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Circulation. 1995 Oct 15;92(8):2226-35.

Postoperative course and hemodynamic profile after the arterial switch operation in neonates and infants. A comparison of low-flow cardiopulmonary bypass and circulatory arrest.

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Department of Cardiology, Children's Hospital, Boston, MA 02115, USA.



The neurological morbidity associated with prolonged periods of circulatory arrest has led some cardiac surgical teams to promote continuous low-flow cardiopulmonary bypass as an alternative strategy. The nonneurological postoperative effects of both techniques have been previously studied only in a limited fashion.


We compared the hemodynamic profile (cardiac index and systemic and pulmonary vascular resistances), intraoperative and postoperative fluid balance, and perioperative course after deep hypothermia and support consisting predominantly of total circulatory arrest or low-flow cardiopulmonary bypass in a randomized, single-center trial. Eligibility criteria included a diagnosis of transposition of the great arteries and a planned arterial switch operation before the age of 3 months. Of the 171 patients, 129 (66 assigned to circulatory arrest and 63 to low-flow bypass) had an intact ventricular septum and 42 (21 assigned to circulatory arrest and 21 to low-flow bypass) had an associated ventricular septal defect. There were 3 (1.8%) hospital deaths. Patients assigned to low-flow bypass had significantly greater weight gain and positive fluid balance compared with patients assigned to circulatory arrest. Despite the increased weight gain in the infants assigned to low-flow bypass, the duration of mechanical ventilation, stay in the intensive care unit, and hospital stay were similar in both groups. Hemodynamic measurements were made in 122 patients. During the first postoperative night, the cardiac index decreased (32.1 +/- 15.4%, mean +/- SD), while pulmonary and systemic vascular resistance increased. The measured cardiac index was < 2.0 L.min-1.m-2 in 23.8% of the patients, with the lowest measurement typically occurring 9 to 12 hours after surgery. Perfusion strategy assignment was not associated with postoperative hemodynamics or other nonneurological postoperative events.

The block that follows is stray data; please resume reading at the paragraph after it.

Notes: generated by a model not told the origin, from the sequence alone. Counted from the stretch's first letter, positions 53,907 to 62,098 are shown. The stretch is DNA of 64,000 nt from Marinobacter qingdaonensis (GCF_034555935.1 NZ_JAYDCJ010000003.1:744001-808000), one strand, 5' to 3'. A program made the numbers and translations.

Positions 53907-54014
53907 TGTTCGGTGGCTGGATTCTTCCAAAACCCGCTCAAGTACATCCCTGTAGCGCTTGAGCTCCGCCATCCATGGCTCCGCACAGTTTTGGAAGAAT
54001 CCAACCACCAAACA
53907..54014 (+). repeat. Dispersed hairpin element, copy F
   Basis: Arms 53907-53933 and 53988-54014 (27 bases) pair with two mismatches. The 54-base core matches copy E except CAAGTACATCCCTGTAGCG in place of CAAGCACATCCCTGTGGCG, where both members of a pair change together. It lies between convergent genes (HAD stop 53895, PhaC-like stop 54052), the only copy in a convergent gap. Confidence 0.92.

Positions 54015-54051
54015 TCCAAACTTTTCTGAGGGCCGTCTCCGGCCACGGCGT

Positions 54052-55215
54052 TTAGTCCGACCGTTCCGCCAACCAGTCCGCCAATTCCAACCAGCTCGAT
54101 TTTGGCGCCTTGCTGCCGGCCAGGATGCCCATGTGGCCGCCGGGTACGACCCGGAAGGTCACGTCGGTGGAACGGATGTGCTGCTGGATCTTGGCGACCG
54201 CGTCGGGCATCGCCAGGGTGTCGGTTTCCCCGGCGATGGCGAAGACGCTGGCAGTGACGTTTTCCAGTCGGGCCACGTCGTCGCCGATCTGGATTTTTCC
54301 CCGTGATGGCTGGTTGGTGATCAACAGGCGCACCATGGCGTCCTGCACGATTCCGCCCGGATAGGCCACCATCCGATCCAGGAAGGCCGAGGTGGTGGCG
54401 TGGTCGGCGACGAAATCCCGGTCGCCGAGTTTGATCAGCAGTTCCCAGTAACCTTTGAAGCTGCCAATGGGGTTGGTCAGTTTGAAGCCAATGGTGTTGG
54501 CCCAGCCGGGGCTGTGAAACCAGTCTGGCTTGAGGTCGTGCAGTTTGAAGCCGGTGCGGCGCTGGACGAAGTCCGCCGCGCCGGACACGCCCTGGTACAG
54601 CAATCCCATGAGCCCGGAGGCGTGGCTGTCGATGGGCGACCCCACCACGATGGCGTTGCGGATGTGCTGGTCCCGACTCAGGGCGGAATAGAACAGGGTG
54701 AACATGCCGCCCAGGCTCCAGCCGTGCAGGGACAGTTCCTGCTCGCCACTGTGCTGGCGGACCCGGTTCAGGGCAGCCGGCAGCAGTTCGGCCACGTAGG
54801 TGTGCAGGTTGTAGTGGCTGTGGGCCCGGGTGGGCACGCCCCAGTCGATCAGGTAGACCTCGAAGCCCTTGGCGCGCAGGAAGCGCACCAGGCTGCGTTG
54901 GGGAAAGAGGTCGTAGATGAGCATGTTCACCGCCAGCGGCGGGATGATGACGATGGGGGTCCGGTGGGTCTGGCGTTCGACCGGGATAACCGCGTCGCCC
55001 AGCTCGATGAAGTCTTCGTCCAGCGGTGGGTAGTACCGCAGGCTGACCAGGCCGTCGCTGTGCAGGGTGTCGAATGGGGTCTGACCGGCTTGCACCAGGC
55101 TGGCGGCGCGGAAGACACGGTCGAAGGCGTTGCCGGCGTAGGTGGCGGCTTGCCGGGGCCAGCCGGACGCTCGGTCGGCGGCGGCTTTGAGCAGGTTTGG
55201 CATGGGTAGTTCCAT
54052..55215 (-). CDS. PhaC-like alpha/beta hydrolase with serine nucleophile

After heart surgery in neonates and infants, both low-flow bypass and circulatory arrest perfusion strategies have comparable effects on the nonneurological postoperative course and hemodynamic profile.

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